8. My boss (she/her) said that gasses build up in the soft brick during a bisque firing. She was a little vague about it, so I was hoping to get more concrete info.
  9. Hi all. I'd love some advice. I have a 15ish-year-old Skutt that so far has only been used for bisque firings. I'd like to use it to glaze fire ^6 porcelain. My boss has suggested doing a 'burnout' firing before the first ^6 firing. I'm wondering if anyone can give me more info on what exactly that kind of firing entails, how quickly I should fire, to what temp (boss has suggested ^4), and if there is anything else I should do to/for this kiln before the first ^6 firing. Thanks for any help!
  10. Woah. This thread blew up while I was gone. Just checking in to say thanks for the info. I'll come back and be part of the conversation when not on my phone.
  11. I'm doing a lot of testing to find the right base glazes for my work. I'd like to find a nice, very smooth smooth gloss and satin that takes mason stains well. I'm looking at the recipes in Taylor & Doody's Glaze book, and the recipes provided by Jeff Campana and Chandra DeBuse look absolutely perfect. I'd like to test them out, but they call for different Frits (3134 and 3124 respectively). I already have 3124, and am wondering if I really need to buy the other. I don't have a local shop that supplies raw glaze chemicals, so ordering and shipping things is always a bit of a time consuming pain. While I know testing on my own clay in my own kiln is the only reliable way to know exactly what my results will be ... I'm wondering if anyone here has any idea what the difference is in these 2 frits in terms of how it will effect the glaze. I think 3134 has more sodium, but I don't know how that effects the glaze. Can anyone enlighten me?
  12. You might find Paul Blais's podcast helpful. He interviews potters specifically, but many of them will talk about how the got started, and how they transitioned into full time artists. You might also have better luck getting interviews by emailing artists directly through their websites. I'm actually very interested in this topic myself because I'm just getting started taking my art seriously. It seems like a really broad topic for a thesis, so I'm curious if you're narrowing it down by type of art, region, or generation? It seems like what would have worked for a potter getting started in Montana the 80s is probably different than what will work for a jeweler in Australia today. Also, you seem to imply that the business world doesn't think that artists and creative thinkers are the ones creating new local businesses ... this impression is different than mine. It seems to me that it's generally acknowledged that creative types are the ones most likely to start new local businesses. Perhaps you're from a more big city corporate area than me with a lot of people who open businesses to make money without actually caring what kind of business it is?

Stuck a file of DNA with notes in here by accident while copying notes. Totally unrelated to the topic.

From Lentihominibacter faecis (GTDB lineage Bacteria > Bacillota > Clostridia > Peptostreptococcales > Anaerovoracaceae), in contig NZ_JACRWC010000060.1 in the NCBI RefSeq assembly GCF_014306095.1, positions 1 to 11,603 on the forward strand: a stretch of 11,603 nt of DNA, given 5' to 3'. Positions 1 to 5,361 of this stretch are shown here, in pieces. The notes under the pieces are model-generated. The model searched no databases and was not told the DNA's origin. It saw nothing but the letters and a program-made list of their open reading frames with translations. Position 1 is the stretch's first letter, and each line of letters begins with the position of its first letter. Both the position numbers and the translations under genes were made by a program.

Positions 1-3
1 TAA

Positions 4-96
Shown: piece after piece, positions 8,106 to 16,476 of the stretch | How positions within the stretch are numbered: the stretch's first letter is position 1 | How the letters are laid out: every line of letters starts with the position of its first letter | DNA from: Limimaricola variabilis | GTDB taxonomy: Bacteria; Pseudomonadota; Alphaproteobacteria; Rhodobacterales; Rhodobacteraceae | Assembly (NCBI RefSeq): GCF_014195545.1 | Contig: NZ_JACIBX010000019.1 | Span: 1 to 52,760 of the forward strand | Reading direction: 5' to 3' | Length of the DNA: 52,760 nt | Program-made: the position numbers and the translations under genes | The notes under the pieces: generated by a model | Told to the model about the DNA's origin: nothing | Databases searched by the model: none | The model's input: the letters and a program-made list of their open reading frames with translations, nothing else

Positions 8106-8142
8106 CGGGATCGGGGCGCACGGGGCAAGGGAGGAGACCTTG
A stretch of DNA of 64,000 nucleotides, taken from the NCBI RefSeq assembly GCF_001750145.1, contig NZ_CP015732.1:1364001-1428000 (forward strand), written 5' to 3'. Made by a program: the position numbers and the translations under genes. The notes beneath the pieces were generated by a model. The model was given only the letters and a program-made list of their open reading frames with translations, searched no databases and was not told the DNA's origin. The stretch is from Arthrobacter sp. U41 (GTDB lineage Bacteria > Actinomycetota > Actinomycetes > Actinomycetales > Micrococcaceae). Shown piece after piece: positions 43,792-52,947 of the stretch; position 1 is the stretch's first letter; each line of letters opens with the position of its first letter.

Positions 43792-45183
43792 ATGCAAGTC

13. I've been in 3 small local shows this summer, and have a few more lined up for fall. I'm definitely a beginner career-wise, and this is my first year regularly selling my work at shows. I have yet to have what I would call a truly "successful" show. I've made back my booth fee and all basic expenses at each show, but not much more on top of that. The shows have been really small and sparsely attended because I'm in a large town in Iowa (so local shows will always be pretty small), and I initially chose shows in small venues so I could start slowly. My goal was experience. I wanted to get comfortable talking to customers, setting up and taking down my booth, making and keeping track of sales, etc. In a month I'll participate in my first sizable, juried show and I'm really looking forward to seeing how different it is and how I do. I will be happy to sell $500 there, but hope for somewhat better.
  14. Mea, I've found your blog so, so helpful over the last year as I've tried to get my own business off the ground. This post especially was packed full of wonderfully candid, practical advice. I can't tell you how much I've appreciated it. I was wondering if you'd give any different or additional advice to someone right at the beginning of their career? Someone who hasn't gotten into any big name shows yet, and is just trying to get used to the rhythm of making art shows a part of their life? I ask because I remember you specifically advising against "music and art" festivals, yet that seems to be a large chunk of what is available to me right now. I'm really looking forward to the rest of the series, and everything else you blog about in the future. Thanks so much for being so open and generous.